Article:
Communication and collaboration work better than the opposite, and it shows in the final item, whether it’s a wargame or any other creative product.
        In the five years since Eric Harvey joined DG as chief developer, they have turned out over 80 magazine games between the three titles, and several dozen Folio, Micro, and boxed games besides.
        It doesn’t seem that this allows for much communication or collaboration, since there are only so many hours in the day.
        I did have a certain amount of back-and-forth with Eric on this design, more than I did with Greek Civil War or Next War in Lebanon, but that stopped after March 2014 – I thought the issues had been settled and all questions answered; they had been, to my satisfaction.

        Balkan Gambit will be the last thing I publish with DG; I turned it in to them in at the beginning of 2014, just after I turned in Korean War Battles.
        Eric and I have discussed the situation a couple of times and agreed that for various reasons the DG magazines are not a good venue or fit for the games I design.
        As you can see from this blog, my designs are finding homes with other publishers (where I don’t do it myself, with BTR Games).
        So off we go… as I said, life’s too short.

        Great news about Banana Wars and VPG!
        This is one I want to check out, for sure… been thinking about a design on such a subject for many years.

        Brian

  2. alsandor says:

    “Great news about Banana Wars and VPG!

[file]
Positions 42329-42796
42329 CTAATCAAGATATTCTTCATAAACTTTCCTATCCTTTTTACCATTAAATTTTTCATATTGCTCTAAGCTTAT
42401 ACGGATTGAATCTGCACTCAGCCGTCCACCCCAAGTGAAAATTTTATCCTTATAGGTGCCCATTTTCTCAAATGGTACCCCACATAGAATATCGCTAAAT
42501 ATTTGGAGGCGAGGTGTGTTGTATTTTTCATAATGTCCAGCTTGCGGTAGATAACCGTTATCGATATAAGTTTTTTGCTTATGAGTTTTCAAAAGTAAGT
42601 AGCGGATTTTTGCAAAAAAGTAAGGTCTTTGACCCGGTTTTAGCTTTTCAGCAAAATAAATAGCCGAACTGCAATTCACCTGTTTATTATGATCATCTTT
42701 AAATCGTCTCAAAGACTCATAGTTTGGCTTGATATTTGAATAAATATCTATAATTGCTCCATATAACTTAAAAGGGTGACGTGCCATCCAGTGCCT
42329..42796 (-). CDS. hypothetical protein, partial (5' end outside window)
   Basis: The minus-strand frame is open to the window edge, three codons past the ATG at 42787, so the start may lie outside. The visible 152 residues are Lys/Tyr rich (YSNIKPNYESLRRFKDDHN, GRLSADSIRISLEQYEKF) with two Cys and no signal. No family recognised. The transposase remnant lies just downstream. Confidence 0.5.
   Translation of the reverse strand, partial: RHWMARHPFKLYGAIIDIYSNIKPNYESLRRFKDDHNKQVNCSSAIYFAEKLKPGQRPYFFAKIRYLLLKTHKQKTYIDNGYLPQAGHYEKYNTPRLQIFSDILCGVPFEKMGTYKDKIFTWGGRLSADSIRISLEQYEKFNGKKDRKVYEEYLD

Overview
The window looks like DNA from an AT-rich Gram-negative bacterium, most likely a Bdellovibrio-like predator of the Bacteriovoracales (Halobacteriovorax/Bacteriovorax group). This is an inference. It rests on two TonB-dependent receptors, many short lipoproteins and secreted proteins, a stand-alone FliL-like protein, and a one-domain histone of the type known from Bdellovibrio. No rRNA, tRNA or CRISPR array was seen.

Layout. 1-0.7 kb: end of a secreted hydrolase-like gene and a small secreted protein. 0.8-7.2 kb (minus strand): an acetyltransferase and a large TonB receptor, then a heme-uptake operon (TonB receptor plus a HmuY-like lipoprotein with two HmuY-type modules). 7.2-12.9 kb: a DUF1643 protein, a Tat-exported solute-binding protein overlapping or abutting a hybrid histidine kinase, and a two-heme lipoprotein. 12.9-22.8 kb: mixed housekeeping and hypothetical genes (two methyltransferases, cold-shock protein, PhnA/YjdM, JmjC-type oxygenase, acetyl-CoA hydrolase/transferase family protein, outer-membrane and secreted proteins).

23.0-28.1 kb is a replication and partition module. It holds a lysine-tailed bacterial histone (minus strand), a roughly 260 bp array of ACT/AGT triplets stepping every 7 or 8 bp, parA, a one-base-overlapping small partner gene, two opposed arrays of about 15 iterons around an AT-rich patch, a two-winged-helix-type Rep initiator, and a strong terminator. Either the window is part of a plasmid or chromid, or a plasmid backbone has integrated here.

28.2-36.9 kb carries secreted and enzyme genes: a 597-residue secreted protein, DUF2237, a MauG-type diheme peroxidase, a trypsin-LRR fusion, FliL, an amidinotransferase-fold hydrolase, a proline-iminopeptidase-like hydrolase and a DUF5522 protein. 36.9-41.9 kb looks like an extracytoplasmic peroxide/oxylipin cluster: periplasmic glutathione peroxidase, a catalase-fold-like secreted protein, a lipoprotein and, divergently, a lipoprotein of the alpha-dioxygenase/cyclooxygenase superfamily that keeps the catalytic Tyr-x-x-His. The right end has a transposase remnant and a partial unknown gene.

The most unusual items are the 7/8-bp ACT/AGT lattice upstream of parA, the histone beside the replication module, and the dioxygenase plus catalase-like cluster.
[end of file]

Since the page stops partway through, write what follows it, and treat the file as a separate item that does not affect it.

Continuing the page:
This is one I want to check out, for sure… been thinking about a design on such a subject for many years.”

    It was doddle compared to the other two. The rules were mostly in good shape and the cards needed minor editing. The only change I made to the map and the cards was to put all the country names in the language of the locality (so mostly Spanish). It’s a flavour thing.

    We did the same thing to the map in Black Eagles, using a geographical and historical list of placenames, Géographie de l’île d’Haïti, by Alexis Beaubrun Ardouin in Port-au-Prince in 1832. It has the distinction of being the first educational textbook published by a Haïtian. I found the text on Google Books along with the 11 volume Étude sur l’histoire d’Haïti also by Beaubrun Ardouin.

    Obviously, i made sure he was a reputable author. Alexis Beaubrun Ardouin was born in a free family, not a slave. For that reason he was educated, was elected to the Senate in 1832 and later served on the Council of Secretaries of State in 1845. One of his brothers was also a politician and a historian, and another brother was a poet. As a historian, he attempted to put the Haitian Revolution in the context of other nationalist revolutions in the Americas. In that sense, Ardouin was an an early version of a Marxist interpretation of historical dialectic (years before the fact).